Thursday, 11 June 2009

Peter Mandelson - Would you trust this man?

Would you give him a seat in the House of Lords, one of the highest honours in the land? Gordon would.

Peter Benjamin Mandelson, Baron Mandelson of Foy in the county of Herefordshire and Hartlepool in the county of Durham, Privy Councillor (born 21 October 1953) is a British Labour Party politician who is the current UK First Secretary of State, Secretary of State for Business, Innovation and Skills and Lord President of the Council.

Mandelson served as Member of Parliament for Hartlepool for twelve years, a seat he vacated in order to become a European Commissioner. When he returned to the Cabinet in 2008, he was created a life peer.

In 1971 left the Labour Party Young Socialists (LPYS) to join the Young Communist League, then the youth wing of the Communist Party of Great Britain.

He was a delegate in 1978 to the Soviet-organised World Festival of Youth and Students in Havana, Cuba, with Arthur Scargill and several future Labour cabinet colleagues.

He worked as a television producer at London Weekend Television on Weekend World, forming an enduring friendship with John Birt, then LWT's Director of Programmes, before being appointed as the Labour Party's Director of Communications in 1985. Mandelson was able to secure close friendships within the Labour Party due to uncle Alexander Butler who had worked alongside many important Labour politicians during the 1960s.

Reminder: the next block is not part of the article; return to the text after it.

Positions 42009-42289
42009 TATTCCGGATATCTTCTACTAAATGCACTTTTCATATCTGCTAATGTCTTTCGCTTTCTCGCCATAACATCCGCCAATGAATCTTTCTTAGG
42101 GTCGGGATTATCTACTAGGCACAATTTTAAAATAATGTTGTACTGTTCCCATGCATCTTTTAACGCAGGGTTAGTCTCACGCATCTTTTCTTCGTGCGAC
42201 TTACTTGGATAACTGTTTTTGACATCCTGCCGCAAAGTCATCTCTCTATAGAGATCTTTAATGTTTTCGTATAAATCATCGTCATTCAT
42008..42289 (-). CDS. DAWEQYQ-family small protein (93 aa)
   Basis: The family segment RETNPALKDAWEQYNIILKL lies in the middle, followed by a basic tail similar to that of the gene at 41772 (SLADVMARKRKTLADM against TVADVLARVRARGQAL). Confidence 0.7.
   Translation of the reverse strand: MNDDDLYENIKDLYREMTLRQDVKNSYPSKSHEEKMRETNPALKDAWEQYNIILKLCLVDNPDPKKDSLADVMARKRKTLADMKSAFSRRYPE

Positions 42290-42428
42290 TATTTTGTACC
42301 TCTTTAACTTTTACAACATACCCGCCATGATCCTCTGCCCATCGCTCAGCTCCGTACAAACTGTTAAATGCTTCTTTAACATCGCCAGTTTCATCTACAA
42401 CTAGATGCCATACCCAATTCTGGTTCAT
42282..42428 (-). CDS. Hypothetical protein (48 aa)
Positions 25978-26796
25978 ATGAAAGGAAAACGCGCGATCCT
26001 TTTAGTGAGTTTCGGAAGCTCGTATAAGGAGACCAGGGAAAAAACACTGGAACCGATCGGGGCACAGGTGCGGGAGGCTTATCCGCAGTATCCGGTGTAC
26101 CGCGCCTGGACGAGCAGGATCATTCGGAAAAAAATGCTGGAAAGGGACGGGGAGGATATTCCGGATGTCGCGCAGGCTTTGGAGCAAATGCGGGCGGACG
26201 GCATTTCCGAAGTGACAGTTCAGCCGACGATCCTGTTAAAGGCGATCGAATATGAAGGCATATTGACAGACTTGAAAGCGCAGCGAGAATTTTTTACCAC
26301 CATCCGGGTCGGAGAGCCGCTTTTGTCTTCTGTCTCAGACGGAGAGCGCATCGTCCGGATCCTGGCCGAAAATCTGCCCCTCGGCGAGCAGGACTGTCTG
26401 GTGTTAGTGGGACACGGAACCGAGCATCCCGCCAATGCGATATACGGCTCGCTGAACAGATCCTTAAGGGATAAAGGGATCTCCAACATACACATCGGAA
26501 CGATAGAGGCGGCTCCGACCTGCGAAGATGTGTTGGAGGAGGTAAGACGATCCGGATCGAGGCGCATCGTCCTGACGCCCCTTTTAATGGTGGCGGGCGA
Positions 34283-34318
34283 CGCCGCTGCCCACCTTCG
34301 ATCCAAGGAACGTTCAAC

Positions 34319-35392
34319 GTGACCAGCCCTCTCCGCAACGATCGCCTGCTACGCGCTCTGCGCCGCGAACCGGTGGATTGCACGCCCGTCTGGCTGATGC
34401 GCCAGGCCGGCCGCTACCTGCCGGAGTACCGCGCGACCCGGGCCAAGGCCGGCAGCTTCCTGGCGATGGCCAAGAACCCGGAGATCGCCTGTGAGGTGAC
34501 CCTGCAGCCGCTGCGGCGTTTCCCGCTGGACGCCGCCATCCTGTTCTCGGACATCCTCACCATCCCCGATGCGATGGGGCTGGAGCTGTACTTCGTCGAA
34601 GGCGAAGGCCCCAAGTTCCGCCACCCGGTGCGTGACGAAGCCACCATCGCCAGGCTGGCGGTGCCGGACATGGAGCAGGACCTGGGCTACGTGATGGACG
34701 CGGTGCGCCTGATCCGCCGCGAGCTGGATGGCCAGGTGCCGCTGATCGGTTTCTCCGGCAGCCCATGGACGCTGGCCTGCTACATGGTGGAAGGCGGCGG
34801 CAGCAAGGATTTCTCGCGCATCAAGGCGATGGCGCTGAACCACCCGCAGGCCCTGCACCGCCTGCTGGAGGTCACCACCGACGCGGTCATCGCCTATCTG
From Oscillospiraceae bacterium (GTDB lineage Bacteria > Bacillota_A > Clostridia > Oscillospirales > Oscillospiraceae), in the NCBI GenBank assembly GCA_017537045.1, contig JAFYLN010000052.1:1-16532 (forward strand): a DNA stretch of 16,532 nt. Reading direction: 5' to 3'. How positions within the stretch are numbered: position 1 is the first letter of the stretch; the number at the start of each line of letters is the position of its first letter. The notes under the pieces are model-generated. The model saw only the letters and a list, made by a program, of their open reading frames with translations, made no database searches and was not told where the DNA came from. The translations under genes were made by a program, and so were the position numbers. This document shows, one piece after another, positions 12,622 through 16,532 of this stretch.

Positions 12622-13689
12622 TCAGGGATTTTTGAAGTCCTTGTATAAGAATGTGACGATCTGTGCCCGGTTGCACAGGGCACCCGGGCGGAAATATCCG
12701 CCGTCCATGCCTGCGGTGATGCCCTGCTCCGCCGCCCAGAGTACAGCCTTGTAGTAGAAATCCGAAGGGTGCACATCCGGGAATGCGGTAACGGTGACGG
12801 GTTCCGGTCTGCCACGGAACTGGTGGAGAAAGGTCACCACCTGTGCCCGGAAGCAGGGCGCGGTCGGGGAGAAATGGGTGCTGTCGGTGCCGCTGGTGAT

He ceased being a Labour Party official in 1990, when he was selected as Labour candidate for the safe seat of Hartlepool. He was elected to the House of Commons at the 1992 general election.

After the election, Blair appointed him as a Minister without Portfolio in the Cabinet Office, where his job was to co-ordinate within government. A few months later, he also acquired responsibility for the Millennium Dome, after Blair decided to go ahead with the project despite the opposition of most of the Cabinet (including the Secretary of State for Culture, Media and Sport who had been running it). Jennie Page, the Dome Chief Executive was abruptly sacked after a farcical opening night.

In December 1998, it was revealed Mandelson had bought a home in Notting Hill in 1996 with the assistance of an interest-free loan of £373,000 from Geoffrey Robinson, a millionaire Labour MP who was also in the Government, but was subject to an inquiry into his business dealings by Mandelson's department. Although Mandelson alleged he had deliberately not taken part in any decisions relating to Robinson, he knew he should have declared the loan as an interest, and he resigned on 23 December 1998. Mandelson had also not declared the loan to his building society (the Britannia) although they decided not to take any action, with the CEO stating "I am satisfied that the information given to us at the time of the mortgage application was accurate."